Systems Water Management Framework for Catchment Scale Processes (CASYWat)

Lead Research Organisation: Imperial College London
Department Name: Civil & Environmental Engineering


The recently released 25 Year Environment Plan recognises the need to put the environment at the heart of planning and development to create better places for people to live and work. Its supporting evidence highlights the need for taking a more systems based approach to water environment management, and the need for better understanding of complexity across water systems, including their interaction with land management and use. Within the 25YEP, the Cumbria Catchment Pioneer led by the Environment Agency (EA) is aimed at testing new governance models for the environmental management of river catchments as a whole, which is assumed to be a key enabler for the successful implementation of the natural capital accounting. The key challenges within the Cumbria Catchment Pioneer include complex interactions between water availability, quality and flood risk management, land management, visitor and rural economy and habitat decline. Therefore, significant progress will only be made by recognising wider water environment uses and priorities, and working more coherently across stakeholders and their interests.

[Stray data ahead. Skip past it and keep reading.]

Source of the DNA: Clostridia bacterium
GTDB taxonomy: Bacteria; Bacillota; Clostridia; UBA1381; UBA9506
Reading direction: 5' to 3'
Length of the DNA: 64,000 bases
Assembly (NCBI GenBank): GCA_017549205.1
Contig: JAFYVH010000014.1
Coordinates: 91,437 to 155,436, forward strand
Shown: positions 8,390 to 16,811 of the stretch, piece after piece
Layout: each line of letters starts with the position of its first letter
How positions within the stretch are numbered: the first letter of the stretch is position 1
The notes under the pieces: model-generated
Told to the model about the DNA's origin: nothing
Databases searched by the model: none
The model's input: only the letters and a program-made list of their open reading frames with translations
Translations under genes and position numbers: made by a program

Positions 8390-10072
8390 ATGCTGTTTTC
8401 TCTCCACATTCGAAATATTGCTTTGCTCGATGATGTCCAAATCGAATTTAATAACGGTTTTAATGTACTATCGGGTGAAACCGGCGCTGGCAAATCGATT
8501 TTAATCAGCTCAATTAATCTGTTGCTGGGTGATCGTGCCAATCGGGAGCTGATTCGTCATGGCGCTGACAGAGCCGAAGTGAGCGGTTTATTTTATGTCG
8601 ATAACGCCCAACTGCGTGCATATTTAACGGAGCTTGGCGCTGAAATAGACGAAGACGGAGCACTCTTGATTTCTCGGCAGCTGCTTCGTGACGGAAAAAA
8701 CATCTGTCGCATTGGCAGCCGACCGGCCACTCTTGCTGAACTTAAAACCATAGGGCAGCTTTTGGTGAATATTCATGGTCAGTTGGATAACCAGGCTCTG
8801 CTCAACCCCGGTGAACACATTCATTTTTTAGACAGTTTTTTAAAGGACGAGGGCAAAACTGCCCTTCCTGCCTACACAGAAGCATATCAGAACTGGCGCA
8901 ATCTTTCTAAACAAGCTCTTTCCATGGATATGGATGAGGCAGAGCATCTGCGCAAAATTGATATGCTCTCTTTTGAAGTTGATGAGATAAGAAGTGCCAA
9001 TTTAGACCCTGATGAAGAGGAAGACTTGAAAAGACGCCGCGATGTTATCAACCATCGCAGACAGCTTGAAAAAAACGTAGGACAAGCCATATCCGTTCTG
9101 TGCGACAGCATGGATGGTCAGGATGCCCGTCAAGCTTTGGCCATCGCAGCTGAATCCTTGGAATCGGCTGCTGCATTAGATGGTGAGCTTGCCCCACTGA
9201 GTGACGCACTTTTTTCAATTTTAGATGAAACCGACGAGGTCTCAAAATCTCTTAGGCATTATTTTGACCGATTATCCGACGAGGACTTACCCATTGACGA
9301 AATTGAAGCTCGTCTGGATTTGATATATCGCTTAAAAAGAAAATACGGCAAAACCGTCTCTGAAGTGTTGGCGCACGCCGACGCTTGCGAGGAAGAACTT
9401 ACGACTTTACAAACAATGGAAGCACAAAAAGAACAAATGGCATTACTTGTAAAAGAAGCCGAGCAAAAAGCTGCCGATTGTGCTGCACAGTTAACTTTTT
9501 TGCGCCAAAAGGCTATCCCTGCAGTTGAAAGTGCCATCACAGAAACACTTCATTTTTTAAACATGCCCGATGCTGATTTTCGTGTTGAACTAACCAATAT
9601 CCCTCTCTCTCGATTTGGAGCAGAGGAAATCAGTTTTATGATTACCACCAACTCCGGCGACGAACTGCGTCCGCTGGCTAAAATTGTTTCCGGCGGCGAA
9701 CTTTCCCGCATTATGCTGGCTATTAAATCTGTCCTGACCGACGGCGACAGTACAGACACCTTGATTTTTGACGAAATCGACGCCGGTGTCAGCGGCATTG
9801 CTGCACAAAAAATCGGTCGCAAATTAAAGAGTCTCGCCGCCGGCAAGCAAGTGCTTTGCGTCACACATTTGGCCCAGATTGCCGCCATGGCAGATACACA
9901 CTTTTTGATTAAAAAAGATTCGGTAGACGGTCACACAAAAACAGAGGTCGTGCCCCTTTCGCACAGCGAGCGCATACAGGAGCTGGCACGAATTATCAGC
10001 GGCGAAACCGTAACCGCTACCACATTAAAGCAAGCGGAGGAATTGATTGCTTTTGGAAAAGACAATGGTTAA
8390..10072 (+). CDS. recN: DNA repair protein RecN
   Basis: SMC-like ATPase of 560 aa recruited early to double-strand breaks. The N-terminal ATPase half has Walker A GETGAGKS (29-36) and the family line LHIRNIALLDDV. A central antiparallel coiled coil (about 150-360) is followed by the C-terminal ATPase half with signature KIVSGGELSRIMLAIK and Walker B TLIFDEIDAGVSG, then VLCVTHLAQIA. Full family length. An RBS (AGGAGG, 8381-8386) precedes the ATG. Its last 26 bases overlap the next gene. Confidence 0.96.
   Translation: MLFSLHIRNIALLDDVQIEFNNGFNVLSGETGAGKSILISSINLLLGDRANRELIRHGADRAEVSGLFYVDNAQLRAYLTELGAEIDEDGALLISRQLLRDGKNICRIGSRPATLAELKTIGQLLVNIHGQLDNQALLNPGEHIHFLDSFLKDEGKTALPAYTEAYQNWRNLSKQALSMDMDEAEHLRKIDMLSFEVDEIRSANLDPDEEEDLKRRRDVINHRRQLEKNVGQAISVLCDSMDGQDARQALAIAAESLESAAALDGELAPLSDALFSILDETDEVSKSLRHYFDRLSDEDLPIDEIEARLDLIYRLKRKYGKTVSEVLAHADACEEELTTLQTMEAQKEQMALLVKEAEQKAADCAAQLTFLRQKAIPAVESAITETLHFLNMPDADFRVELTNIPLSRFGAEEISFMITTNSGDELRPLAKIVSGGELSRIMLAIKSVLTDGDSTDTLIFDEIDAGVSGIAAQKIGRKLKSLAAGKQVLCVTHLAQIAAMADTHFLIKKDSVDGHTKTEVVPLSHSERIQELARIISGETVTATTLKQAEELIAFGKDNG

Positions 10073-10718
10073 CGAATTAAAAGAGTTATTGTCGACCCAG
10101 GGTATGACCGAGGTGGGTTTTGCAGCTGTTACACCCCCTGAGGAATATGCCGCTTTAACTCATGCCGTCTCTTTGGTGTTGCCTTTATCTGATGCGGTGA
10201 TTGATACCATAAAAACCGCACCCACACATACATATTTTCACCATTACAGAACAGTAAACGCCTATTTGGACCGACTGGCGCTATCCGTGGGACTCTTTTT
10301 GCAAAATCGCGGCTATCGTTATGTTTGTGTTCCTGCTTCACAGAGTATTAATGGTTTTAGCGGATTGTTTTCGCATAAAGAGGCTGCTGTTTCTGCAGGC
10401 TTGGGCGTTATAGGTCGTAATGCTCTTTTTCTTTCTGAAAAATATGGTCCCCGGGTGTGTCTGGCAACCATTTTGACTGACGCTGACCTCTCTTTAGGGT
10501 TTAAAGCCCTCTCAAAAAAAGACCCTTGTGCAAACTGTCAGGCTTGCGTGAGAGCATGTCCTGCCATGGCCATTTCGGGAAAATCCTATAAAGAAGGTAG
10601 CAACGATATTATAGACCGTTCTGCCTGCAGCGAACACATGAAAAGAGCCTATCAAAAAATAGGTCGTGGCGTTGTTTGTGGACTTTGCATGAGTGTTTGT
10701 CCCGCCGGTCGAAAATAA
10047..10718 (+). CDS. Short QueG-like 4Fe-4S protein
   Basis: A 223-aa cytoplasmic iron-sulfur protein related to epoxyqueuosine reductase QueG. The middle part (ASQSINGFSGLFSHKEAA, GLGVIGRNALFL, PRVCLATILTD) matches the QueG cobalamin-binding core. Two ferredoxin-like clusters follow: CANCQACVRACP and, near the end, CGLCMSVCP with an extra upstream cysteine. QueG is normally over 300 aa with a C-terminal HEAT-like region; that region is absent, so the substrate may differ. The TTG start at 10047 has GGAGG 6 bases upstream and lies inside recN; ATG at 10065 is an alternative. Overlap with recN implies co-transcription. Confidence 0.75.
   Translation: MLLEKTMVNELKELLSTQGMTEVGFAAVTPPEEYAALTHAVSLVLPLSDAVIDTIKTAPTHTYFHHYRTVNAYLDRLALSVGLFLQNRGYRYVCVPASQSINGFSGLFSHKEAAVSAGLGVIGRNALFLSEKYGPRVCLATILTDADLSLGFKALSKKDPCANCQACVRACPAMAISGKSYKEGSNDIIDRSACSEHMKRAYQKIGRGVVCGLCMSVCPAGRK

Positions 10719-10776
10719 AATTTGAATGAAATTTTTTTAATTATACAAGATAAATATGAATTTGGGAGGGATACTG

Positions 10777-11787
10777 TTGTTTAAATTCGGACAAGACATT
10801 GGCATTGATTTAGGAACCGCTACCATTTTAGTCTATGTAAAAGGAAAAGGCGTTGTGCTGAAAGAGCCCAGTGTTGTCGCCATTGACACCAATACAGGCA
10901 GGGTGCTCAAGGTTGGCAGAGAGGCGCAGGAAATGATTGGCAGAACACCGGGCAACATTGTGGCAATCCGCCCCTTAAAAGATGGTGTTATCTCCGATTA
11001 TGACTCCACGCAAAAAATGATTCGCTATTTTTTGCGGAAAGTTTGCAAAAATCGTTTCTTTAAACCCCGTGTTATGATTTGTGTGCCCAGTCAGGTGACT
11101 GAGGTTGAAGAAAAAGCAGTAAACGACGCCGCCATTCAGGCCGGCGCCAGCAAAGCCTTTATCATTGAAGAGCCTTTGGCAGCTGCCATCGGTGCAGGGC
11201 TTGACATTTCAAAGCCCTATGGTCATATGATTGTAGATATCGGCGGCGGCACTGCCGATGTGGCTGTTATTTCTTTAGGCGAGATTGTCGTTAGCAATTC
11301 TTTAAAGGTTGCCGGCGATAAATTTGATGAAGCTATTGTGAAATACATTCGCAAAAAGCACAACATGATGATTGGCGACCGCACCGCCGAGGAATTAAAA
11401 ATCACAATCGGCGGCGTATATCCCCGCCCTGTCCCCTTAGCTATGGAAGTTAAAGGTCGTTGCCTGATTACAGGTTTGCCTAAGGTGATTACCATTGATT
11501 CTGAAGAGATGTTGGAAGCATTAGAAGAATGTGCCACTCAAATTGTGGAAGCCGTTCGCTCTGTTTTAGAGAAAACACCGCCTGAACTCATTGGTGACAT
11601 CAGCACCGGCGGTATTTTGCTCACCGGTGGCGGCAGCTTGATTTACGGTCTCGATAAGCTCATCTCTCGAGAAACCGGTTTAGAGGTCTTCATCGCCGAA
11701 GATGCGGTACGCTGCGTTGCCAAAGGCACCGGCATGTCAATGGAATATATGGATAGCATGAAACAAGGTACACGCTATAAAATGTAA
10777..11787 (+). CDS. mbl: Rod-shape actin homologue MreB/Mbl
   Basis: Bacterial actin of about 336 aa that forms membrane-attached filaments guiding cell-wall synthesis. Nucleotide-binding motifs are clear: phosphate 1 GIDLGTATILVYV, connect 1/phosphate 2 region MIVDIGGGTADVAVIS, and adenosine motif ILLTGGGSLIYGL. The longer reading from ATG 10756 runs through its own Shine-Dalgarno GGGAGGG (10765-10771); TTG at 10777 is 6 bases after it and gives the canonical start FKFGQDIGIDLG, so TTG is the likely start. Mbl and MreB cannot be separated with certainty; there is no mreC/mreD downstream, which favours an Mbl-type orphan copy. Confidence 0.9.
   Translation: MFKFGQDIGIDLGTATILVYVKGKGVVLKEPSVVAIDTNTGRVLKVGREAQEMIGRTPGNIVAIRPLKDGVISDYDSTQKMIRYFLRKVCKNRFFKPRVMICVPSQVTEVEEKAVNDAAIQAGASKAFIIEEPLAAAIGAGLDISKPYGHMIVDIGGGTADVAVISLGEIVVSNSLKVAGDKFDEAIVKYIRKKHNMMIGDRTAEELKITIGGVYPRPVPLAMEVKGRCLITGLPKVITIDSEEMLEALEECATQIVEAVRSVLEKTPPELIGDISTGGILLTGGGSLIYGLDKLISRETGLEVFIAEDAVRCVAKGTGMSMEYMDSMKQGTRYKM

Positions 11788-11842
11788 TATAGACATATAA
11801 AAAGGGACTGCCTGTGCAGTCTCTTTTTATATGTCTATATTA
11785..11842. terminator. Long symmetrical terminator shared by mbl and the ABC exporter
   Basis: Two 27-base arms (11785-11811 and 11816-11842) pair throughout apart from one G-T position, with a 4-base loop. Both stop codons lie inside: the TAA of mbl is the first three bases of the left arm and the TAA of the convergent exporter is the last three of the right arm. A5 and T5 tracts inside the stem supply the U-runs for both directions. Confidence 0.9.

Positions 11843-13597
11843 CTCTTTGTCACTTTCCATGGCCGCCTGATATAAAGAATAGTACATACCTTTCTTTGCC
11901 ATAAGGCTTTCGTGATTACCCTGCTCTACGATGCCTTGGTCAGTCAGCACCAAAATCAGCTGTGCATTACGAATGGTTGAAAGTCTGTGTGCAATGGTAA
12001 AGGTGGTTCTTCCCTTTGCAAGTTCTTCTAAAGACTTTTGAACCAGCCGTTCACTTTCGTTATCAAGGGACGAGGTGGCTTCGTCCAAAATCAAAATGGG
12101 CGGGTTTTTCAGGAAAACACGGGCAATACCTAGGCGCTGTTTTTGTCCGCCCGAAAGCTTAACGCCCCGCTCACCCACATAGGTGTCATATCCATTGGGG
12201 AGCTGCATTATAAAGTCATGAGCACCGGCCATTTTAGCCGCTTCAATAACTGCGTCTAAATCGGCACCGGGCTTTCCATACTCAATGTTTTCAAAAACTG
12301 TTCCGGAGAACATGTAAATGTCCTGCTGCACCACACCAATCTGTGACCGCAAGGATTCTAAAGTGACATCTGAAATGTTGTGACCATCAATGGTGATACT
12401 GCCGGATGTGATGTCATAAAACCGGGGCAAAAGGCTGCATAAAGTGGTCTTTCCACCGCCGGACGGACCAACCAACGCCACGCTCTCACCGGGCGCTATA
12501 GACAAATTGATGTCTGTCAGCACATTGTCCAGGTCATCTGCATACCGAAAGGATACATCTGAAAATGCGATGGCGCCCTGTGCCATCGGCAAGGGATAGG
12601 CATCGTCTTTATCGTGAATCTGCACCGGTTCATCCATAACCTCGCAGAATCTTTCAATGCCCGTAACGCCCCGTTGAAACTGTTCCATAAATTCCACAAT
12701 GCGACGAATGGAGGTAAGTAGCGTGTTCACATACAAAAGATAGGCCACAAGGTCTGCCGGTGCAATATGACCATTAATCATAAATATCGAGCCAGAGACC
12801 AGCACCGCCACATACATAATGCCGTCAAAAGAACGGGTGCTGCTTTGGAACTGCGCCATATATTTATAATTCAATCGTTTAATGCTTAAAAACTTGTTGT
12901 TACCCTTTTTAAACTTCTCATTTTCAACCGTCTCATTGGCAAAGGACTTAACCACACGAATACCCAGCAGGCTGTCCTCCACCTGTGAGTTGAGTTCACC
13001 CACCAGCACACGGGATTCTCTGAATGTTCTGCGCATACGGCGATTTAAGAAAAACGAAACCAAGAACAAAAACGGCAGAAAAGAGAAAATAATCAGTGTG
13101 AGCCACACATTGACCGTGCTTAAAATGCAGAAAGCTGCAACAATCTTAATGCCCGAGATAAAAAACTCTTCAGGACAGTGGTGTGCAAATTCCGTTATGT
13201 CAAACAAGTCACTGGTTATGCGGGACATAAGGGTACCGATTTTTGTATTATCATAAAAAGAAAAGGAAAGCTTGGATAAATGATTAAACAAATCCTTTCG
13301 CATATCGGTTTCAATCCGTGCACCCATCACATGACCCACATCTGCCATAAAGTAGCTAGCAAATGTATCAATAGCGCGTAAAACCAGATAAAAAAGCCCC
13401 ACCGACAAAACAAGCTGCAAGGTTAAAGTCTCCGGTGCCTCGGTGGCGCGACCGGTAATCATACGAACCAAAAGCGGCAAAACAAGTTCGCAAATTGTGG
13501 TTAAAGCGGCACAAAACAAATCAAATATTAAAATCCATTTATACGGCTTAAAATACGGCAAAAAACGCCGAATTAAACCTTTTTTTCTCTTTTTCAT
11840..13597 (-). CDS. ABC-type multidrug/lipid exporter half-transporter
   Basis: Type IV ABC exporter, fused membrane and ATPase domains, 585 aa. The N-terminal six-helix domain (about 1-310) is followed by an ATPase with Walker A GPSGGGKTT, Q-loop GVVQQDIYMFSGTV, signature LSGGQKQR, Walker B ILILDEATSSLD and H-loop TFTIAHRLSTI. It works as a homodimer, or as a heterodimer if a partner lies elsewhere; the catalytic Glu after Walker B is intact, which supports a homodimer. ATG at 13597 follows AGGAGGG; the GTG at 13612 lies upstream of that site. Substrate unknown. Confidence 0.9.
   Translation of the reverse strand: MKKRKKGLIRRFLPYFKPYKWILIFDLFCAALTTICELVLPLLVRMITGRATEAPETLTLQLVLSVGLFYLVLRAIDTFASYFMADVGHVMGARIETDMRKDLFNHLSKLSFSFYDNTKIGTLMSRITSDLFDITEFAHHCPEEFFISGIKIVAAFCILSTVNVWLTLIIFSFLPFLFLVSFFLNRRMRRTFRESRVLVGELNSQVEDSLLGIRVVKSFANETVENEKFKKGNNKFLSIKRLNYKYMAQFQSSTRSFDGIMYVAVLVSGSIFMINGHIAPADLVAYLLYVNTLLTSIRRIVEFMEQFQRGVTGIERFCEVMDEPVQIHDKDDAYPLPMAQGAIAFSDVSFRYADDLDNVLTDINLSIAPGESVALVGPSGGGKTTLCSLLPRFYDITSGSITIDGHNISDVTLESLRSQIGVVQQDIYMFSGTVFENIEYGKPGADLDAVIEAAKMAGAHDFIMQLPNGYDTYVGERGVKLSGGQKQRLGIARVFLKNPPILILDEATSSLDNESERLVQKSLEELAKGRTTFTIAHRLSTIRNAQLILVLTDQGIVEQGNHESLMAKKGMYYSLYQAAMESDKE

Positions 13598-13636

In collaboration with the EA and their wide range of stakeholders, this project will apply systems thinking and systemic approaches to understanding, structuring and measuring the catchment water system complexity of the Cumbria Pioneer. It will develop a novel Systems Water Management framework for Catchment Scale Processes (CASYWat) that will guide and support practical interpretation and demonstration of the key concepts underpinning the 25YEP. The framework will define the components of the system, relationships between these components, and a shared meta-model that integrates these elements. This will enable the complexity to be communicated to, and understood by the stakeholders, so that they can develop a shared purpose and collective strategy for integrated catchment management in the Cumbrian context, and engage in effective decision-making.